Coaching cross country ski athletes in the 'train to train' stage of LTAD - A Coach's persepective from Canmore, AB on the critical first steps in the mulit-year journey to becoming one of the best in the world.
Sunday, 26 October 2014
Ingredients for Success...Engaging Adolescent Cross Country Skiers
In the coaching workshops I facilitate, I often get asked my thoughts about how to keep kids engaged in cross country skiing. It seems everywhere there is a huge drop off in participation at about 11 or 12 years old and then another round of drop offs at the end of middle school. What is it that keeps kids engaged? Is there a magic formula? What are the characteristics of places that retain adolescents in their programs through the years when kids are seeking more autonomy in deciding what they want to do with their time? What factors exist that improve the chances kids will stick with cross country skiing? Obviously there is no simple answer but my experience would say that there are ingredients for success.
Having a critical mass - it goes without saying that when you have a big group of kids the likelihood of some of them sticking it out through adolescence increases. Kids want to participate where there is a social environment. It can't be just about the skiing. Its got to also be about the relationships that kids share. Ignore the social needs of kids and they'll find it somewhere else. Their feet will do their talking. So what about if you don't have a critical mass? if you're in a small town with only a few adolescents involved? Invite more in. Small towns are the home of some of the best cross country skiers that have competed internationally for Canada - athletes like Chandra Crawford, Sarah Renner, and Beckie Scott all grew in small town ski clubs. For a time, Vermilion, AB was producing some of the top ski racers in Canada. What happened in Vermilion to make this so. Vermilion is a great exemplar of a town that created something special for kids. So much of that was the leadership of a few people that created a vision for what might be possible for kids when they participated in a few races. If you don't have a critical mass - build it, one kid at a time.
Give kids something to work towards - special trips, club exchanges, alternative ski experiences. For a number of years now, one of the special trips I've accompanied our club kids in Canmore on is a club exchange with another ski club. Over the past 5 years, our 12-14 year old skiers have had a chance to go to Chelsea, QC or Whitehorse, YT 5 times. We've made this a priority and its kept kids involved at least till the end of middle school. The exchanges include same age club kids coming from Chelsea or Whitehorse and staying with their families in Canmore, and then our Canmore kids staying with families in the exchange communities. When we are there, the families organize tons of fun cultural and sporting activities. As a result our club kids have had a chance to do the Buckwheat Classic or the Gatineau Loppet or the Quebec Midget Championships a number of times. They have done these things without breaking the bank or overemphasizing racing. Making kids aware of special recognition opportunities like Alberta Development Team, and encouraging them in the belief that it is possible for them to be qualify for these teams is hugely important.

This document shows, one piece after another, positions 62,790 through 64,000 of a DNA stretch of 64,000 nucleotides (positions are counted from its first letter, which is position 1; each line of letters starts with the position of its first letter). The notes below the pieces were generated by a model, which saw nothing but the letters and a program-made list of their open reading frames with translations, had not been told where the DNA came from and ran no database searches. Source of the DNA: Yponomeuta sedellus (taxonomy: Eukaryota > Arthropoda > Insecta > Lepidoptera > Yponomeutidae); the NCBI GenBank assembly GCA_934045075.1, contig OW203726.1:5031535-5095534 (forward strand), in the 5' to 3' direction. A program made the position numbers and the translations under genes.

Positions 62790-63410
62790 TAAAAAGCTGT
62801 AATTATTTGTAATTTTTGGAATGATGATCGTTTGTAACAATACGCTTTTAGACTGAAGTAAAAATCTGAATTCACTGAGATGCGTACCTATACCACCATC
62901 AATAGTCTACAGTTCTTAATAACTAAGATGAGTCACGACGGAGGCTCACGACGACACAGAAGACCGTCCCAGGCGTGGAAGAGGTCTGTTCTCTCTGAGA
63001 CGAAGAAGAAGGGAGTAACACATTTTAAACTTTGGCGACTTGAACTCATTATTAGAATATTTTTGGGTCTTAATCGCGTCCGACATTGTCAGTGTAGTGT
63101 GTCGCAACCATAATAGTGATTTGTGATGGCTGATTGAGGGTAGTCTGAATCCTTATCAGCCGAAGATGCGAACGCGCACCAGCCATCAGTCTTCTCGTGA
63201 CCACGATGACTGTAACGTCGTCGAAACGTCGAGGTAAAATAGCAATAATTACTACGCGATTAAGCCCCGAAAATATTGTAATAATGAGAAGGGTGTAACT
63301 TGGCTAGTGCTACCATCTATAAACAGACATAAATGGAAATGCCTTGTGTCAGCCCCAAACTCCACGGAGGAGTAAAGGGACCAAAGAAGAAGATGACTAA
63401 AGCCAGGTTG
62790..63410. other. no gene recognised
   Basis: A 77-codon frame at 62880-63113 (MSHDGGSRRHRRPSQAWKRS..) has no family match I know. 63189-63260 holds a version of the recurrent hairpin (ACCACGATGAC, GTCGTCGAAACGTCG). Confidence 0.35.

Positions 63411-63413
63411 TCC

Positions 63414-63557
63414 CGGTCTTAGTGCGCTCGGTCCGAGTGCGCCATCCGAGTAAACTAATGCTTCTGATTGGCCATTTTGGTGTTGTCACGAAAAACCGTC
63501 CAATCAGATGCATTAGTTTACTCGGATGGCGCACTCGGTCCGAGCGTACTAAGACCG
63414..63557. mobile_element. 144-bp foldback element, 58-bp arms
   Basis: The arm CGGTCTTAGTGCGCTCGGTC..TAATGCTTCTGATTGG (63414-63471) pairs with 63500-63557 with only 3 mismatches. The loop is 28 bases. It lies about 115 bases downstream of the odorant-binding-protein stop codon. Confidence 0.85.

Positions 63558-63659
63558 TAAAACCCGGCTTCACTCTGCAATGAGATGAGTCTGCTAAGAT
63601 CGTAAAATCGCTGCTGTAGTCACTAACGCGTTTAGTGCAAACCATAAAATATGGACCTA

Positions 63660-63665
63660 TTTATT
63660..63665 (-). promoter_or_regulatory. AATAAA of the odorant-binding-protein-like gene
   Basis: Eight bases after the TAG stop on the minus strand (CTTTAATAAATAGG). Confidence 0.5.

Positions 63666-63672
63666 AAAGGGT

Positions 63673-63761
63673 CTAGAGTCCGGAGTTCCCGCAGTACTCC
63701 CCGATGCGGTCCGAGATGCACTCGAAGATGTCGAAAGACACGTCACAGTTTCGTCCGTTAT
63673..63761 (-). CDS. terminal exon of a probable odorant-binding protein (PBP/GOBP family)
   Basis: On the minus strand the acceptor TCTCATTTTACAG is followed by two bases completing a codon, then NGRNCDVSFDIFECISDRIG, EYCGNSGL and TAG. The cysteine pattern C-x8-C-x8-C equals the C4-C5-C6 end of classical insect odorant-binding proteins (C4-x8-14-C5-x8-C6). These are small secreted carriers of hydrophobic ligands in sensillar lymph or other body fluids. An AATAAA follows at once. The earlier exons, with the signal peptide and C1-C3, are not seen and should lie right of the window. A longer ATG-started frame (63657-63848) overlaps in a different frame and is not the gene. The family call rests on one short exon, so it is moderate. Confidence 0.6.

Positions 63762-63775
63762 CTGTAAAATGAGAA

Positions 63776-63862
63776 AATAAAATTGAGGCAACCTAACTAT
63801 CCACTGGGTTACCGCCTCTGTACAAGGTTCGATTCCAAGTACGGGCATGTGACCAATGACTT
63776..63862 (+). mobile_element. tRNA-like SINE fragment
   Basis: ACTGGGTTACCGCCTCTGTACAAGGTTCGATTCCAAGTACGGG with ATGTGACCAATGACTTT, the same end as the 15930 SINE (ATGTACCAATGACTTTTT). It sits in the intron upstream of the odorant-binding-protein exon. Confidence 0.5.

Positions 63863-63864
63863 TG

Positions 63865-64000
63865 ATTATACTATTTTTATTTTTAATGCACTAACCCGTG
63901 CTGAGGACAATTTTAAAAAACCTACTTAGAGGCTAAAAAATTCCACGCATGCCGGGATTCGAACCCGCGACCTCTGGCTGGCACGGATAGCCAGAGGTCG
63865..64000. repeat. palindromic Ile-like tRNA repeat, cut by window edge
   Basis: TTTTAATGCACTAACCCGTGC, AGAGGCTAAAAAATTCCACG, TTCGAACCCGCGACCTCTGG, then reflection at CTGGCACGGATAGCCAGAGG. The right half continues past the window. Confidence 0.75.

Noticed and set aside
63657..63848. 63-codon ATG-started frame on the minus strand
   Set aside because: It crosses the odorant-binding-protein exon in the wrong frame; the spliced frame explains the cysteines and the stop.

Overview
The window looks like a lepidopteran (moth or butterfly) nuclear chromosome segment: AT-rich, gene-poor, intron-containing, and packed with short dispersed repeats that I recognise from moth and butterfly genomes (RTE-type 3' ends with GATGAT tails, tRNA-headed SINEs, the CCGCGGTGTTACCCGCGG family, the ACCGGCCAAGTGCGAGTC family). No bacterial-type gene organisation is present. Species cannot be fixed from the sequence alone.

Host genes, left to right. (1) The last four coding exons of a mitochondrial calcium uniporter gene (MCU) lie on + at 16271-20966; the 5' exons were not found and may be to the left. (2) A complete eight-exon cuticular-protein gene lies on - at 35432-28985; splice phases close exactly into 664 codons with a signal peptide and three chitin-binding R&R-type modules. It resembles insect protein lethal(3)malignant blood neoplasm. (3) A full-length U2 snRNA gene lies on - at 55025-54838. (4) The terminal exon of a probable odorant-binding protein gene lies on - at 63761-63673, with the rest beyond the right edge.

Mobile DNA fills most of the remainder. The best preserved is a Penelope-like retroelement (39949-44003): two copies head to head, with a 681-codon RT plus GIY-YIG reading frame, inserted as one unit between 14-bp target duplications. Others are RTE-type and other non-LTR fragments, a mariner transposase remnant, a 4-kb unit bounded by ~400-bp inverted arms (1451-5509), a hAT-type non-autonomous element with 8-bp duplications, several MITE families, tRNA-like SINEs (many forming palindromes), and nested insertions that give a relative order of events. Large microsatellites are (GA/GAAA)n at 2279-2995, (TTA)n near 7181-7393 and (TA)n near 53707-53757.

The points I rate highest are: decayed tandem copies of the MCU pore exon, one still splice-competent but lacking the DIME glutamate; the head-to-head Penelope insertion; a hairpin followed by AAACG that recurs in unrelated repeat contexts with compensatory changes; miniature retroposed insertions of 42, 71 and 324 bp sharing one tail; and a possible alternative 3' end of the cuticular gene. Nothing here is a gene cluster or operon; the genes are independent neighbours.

Give kids exemplary technical skill instruction - its amazing how kids will stay involved when they feel that they can do something well. When lots of top performing kids come from one club, you should try to figure out what they are doing that makes it so, especially when kids of all ages are performing well from a club and not just a two or three year cohort of kids. These clubs exist in many places and most of these clubs are willing to share their success stories. Usually these uber successful clubs have created a culture where everyone sees it as possible to succeed, where learning is valued, and social environments are important. At the end of it all, having some great teachers of technical skill gives kids a huge advantage over other places.
Keeping it fun - balancing the need for positive social time between adolescents and quality instructional time is immensely important. Too much emphasis on instruction creates an all work no play environment - which really is unappealing to most teens. Too much emphasis on social interaction and not enough on technical instruction creates an environment not challenging enough for the average teen. Evidence of a club that has found the right balance is found in:
- the number of kids returning to compete/participate year after year
- the average level of performance of kids from the club
- the atmosphere during a practice - are comfortable with chatting it up, and focusing when asked.
- the happiness factor - can you look around and see smiling faces and also faces showing best effort is taking place
Sometimes I get asked by participants in the coaching workshops I lead how it is that my own children http://matthewstrum.blogspot.ca/http://mollyjanestrum.blogspot.ca/ (we have a third child as well that is too young for her own blog) have stayed engaged in competitive cross country skiing for so long. How is it that they didn't get overdosed on my enthusiasm for cross country skiing. How did my wife and I cultivate a space for our kids to own their own experience, to design their own dreams, to believe that they are capable of achieving their goals? We haven't done it alone, we've been fortunate to be a part of ski clubs that have a critical mass, that give kids something to work towards, that give kids exemplary technical instruction, and that focus on keeping it fun.